Garage Spring Winding Wrench

A garage spring winding wrench is an engineering control that reduce injuries from residential or commercial garage door torsion spring winding.


Torsion springs are used in operating residential and commercial garage doors.  The torque built up in these springs is sufficient to lift the weight of the garage door.  The industry standard method for building up the torque in these springs is to use two steel bars inserted into the winding cone that attaches the spring to the door shaft (figure 1).  As a result, these manual winding operations can increase risks of musculoskeletal injuries from repetitive motions as well as hand lacerations, falls from ladders and struck-by object injuries.  A garage spring winding wrench is an engineering control that reduce injuries from residential or commercial garage door torsion spring winding. 

Figure 1. Traditional torsion garage spring winding method ​(Photo courtesy of Surewinder LLC)

A spring winding wrench, such as the Surewinder (figure 2) or Brutewinder (figure 3), uses worm gears and a power drill to wind the torsion springs.  Worm gears can only be driven by the drive shaft - the torsion spring cannot reverse the motion due to the small helical angle inherent in the worm gear.

A video with operation instructions can be viewed here:

Surewinder Residential Garage Door Winding Wrench

Figure 2. Residential garage door spring widing wrench ​(Photo courtesy of Surewinder LLC)
  • Wind springs up to 127 IPPT (8 turns) for total of 1,020 in-lbs or 85 ft-lbs of torque (an example of this level of torque would be a 0.362 wire diameter by 3.75 inch ID x 35 inch long spring with 8 turns on it).  As long as your spring IPPT multiplied by number of turns is less than or equal to 1,020 then the Surewinder can do the job.
  • Use standard 18V cordless drill (NOT in impact/hammer mode) up to 64 IPPT springs (8 turns, 512 in-lbs).  Recommend heavy duty corded drill (NOT in impact/hammer mode) for springs from 65 to 127 IPPT.  We can wind a 0.362 x 3.75 ID X 35 in long spring 8 turns with a Milwaukee M18 FUEL 2704-22 Li-ion cordless 1/2" drill (7 turns in high gear, 1 turn in low gear) which is rated for 720 in-lbs of torque in drill (not hammer) mode.
  • 10 turns in less than a minute with 1,000 RPM drill 
  • Can be wound at 2,500 RPM
  • Can be used on up to 4.5  inch spring diameters, 1 inch shaft diameters 
  • Weighs 7.5 pounds
  • Needs 2.5 inch clearance from shaft to wall

Brutewinder Commercial Garage Door Winding Wrench

Figure 3. Comercial garage door spring widing wrench ​(Photo courtesy of Surewinder LLC)

  • Can wind springs with up to 175 ft-lbs of torque or 2,100 in-lbs (e.g., IPPT of 210 with 10 turns).  Brutewinder can wind any springs in which the IPPT of the spring multiplied by number of turns is less than or equal to 2,100 in-lbs
  • Recommend to use with the corded DeWalt DWD460K 1/2” VSR Stud and Joist Drill with high torque, two speed (330 RPM, 1200 RPM)
  • Recommend to use with the cordless Milwaukee M-18 Fuel Super Hole Hawg model 2709. 1/2 inch with two speeds
  • Can produce 8 turns in less than a minute with a drill at 1,000 RPM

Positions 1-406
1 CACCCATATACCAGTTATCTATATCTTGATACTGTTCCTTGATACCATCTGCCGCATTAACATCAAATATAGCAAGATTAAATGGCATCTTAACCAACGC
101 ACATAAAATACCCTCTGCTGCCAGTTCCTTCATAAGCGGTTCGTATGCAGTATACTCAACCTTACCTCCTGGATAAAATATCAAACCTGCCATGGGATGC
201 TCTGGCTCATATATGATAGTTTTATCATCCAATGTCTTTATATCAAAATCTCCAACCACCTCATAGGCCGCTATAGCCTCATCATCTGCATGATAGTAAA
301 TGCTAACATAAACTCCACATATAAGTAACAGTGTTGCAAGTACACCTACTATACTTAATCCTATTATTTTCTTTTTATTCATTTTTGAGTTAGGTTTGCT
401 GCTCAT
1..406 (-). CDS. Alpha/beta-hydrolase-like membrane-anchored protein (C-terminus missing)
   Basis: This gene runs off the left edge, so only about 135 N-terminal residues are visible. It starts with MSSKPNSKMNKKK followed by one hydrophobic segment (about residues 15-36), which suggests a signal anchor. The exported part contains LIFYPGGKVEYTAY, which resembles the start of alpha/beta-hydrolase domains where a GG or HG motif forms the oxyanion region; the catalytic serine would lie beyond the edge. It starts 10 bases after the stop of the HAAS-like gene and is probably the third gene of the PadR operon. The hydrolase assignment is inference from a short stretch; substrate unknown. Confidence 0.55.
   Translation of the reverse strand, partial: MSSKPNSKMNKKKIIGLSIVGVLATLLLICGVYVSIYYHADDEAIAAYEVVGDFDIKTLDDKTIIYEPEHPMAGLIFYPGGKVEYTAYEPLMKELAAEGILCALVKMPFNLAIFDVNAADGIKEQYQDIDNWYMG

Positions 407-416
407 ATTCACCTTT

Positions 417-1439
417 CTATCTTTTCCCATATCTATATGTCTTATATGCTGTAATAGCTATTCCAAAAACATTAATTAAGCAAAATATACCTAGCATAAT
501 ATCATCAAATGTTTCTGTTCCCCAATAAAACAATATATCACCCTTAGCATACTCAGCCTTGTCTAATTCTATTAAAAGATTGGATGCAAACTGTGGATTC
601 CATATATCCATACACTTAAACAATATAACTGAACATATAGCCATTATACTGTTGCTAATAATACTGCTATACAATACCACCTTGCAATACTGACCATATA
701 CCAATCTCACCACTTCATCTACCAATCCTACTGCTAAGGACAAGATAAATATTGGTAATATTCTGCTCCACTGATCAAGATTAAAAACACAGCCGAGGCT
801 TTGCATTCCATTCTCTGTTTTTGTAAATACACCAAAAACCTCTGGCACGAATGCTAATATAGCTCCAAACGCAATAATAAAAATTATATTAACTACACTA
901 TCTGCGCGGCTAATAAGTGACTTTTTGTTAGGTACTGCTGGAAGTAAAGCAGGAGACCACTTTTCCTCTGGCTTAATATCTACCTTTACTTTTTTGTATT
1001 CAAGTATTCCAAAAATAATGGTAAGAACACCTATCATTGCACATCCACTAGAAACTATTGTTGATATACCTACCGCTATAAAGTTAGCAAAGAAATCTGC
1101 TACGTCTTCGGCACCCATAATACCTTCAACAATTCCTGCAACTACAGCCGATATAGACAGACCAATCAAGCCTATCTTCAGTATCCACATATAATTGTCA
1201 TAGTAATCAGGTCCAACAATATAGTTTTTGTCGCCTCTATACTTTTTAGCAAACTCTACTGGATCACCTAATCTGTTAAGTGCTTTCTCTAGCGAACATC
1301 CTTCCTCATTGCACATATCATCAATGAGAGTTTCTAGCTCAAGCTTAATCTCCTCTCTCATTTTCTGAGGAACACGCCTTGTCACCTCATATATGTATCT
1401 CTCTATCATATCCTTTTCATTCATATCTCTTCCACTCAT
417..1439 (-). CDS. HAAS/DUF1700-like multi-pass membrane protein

• Can be used on up to 7.5-inch spring diameters, 1-inch and 1.25-inch shaft diameters (an optional adapter allows use on 1 inch shafts)
  • Weighs 11 pounds
  • Requires 3.5 inch clearance from shaft to wall

Risks Addressed:

In traditional manual winding with two steel bars (figure 4), the winding bars put quarter turns on the spring until approximately 7 full turns are put on the spring, which is 28 repetitive quarter turns.  Typical garage door has two of these springs (42 quarter turns).  Per the manufacturer's claim, if a technician does 4 jobs a day (168 quarter turns), 250 days per year (42,000 quarter turns), this repetitive motion causes rotator cuff injuries which are extremely common in the garage door industry.

Further, projectiles and hand lacerations can happen in traditional manual winding when a technician's hand slips on the winding bar as they are transitioning from one winding cone hole to the next, letting the spring rapidly rotate downward, and throwing out the winding bar.  It can also happen if the winding cone casting breaks during winding.

How Risks are Reduced:

The risk of musculoskeletal injuries are reduced as the manual efforts of winding torsion springs are replaced by the electrical power of drills operating the winding wrench.  Further, garage spring winding wrenches minimize this risks of projectiles and hand lacerations because the torsion load is distributed and controlled between two holes on the device as opposed to one when using traditional winding bars.

Additional Considerations:

  • There may be a tradeoff to using the power drill as the weight of the drill plus device appears heavier than the weight of the winding bar alone.  The operator must hold the drill in place for up to 3 minutes to load the spring.  The Brutewinder device video (link above) appears to require sustained push force through the hand (and arm) to hold the device in place during the operation.
  • Please contact the manufacturer Surewinder LLC as their may be other compatible drills in addition to the ones listed on their website.
  • Please wear safety glasses during operation of any construction tool or equipment.
  • As is the case with any construction tool and equipment, users should follow manufacturer safety recommendations and comply with any applicable local, state or federal regulations.  


Jean Christophe Le - CPWR The Center for Construction Research and Training
Chris Brand - Sure Winder LLC

Hazards Addressed:


Surewinder LLC
To obtain information, visit Surewinder (Residential) and Brutewinder (Commercial) or contact 1-503-482-8342

Return on Investment

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